I also mentioned mentioned that this novel had an identity crisis – at first I thought this was thematic, though it is clear now that this was a means by which Atwood was portraying the depression of the protagonist. Everything connects and triggers memories and ideas, provides a reason for hate and a reason for love that is not good enough to still feel disdain and refuse to trust the people around her. I now would argue that the identity crisis that this novel faces is in the genre it is a part of; this is a psychological thriller that has been written in the drama genre. As a result, it is missing out on the suspense that could’ve developed and totally wrapped the reader into the story.

So then, why would I finish it? Well, first of all, I never doubt Atwood – and as you can see above, there is a great deal in this novel that is worth discussing, even if it is not the most enjoyable reading. This is the impressive genius of Atwood, visible even at this early stage of her career. The other reason is the writing – I absolutely loved this early-Atwood writing. It was experimental, almost stream of consciousness, but calculated for a careful character creation.

“You’re screwing around with me,” he said, till not looking at me. “All I want is a straight answer.”

“About what?” I said. Near the docker there were some water skippers, surface tension holding them up; the fragile shadows of the dents where their feet touched fell on the sand underwater, moving when they moved. His vulnerability embarrassed me, he could still feel, I should have been more careful with him.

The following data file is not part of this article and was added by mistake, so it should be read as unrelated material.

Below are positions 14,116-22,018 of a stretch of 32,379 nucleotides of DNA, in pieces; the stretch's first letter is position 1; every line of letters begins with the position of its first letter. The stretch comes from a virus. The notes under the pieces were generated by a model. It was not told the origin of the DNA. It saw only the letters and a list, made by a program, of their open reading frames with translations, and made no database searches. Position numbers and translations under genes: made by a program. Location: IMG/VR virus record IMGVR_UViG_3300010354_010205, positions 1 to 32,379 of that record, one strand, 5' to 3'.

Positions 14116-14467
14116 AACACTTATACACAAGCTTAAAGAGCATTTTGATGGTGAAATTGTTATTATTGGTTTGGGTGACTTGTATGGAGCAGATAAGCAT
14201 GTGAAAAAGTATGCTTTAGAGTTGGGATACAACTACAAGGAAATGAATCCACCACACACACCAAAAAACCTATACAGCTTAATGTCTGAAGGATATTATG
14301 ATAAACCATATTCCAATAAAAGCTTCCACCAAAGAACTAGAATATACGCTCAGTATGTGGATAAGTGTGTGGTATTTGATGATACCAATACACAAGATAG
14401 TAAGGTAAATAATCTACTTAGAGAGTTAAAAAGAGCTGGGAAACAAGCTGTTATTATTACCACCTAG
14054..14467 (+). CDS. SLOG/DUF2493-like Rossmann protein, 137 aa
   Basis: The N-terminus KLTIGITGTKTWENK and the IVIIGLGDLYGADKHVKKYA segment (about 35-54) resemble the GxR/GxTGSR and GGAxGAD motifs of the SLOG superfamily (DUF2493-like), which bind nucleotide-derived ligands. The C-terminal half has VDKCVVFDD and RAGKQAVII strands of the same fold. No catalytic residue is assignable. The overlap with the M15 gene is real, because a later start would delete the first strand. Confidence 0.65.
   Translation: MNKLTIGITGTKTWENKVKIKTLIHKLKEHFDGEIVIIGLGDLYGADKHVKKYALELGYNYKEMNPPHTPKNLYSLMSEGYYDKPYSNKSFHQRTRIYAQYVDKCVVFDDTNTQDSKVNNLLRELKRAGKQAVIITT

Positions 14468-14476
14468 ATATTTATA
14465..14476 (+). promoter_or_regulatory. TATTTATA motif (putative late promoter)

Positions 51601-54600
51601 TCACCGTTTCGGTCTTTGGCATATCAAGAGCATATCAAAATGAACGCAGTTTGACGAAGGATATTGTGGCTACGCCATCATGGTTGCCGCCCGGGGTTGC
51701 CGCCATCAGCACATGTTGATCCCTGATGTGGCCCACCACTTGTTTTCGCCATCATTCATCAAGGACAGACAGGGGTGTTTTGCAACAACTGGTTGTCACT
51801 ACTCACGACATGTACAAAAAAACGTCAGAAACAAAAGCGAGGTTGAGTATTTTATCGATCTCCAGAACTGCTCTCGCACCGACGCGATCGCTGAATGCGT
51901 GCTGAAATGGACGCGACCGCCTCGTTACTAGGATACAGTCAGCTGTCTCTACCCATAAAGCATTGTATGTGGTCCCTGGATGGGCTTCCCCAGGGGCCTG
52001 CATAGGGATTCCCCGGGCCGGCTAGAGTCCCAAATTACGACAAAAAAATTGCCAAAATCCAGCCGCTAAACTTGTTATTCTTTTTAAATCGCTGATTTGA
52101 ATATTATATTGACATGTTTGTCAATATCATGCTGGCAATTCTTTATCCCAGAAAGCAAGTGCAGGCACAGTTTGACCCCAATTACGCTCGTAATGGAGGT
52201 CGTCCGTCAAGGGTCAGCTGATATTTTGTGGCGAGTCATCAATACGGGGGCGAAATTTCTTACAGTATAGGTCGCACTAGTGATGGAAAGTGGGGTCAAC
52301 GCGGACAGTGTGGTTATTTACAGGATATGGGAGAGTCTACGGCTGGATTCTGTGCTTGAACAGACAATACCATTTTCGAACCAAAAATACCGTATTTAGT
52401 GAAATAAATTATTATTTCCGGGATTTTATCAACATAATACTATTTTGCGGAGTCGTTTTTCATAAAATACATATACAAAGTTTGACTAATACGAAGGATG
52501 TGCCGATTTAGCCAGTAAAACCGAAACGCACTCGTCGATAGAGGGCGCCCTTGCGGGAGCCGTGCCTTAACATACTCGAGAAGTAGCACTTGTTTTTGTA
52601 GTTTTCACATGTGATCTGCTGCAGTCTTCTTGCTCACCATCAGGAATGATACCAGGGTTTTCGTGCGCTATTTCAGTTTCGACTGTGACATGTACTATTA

“Do you love me, that’s all,” he said. “That’s the only thing that matters.”

It was the language again. I couldn’t use it because it wasn’t mine. He must have known what he meant but it was an imprecise word; the Eskmoes had fifty-two names for snow because it was important to them, there ought to be as many for love.

“I want to,” I said. “I do in a way.” I hunted through my brain for any emotion that would coincide with what I’d said. I did want to, but it was like thinking God should exist and not being able to believe.

She writes well, doesn’t she.

Now, do I recommend this book? Yes, and no. I think that Atwood accomplished many impressive things with this book – her use of images and language and sentence structure, her way of creating themes and developing them with violence that disgusts and transforms some and amuses others. You acknowledge good people in this book, and you hate others – you get a good snapshot of Canadian identity in the 1970s, and you recognize parts of it in our identity now.

I will say that, having finished this book last night, I felt exhausted. I needed something different. Something without a depressed protagonist or something like that. Where is the happiness in Canadian fiction? We are all lonely, sad, depressed authors. Now it is my task to find something that inspires me rather than saddens me.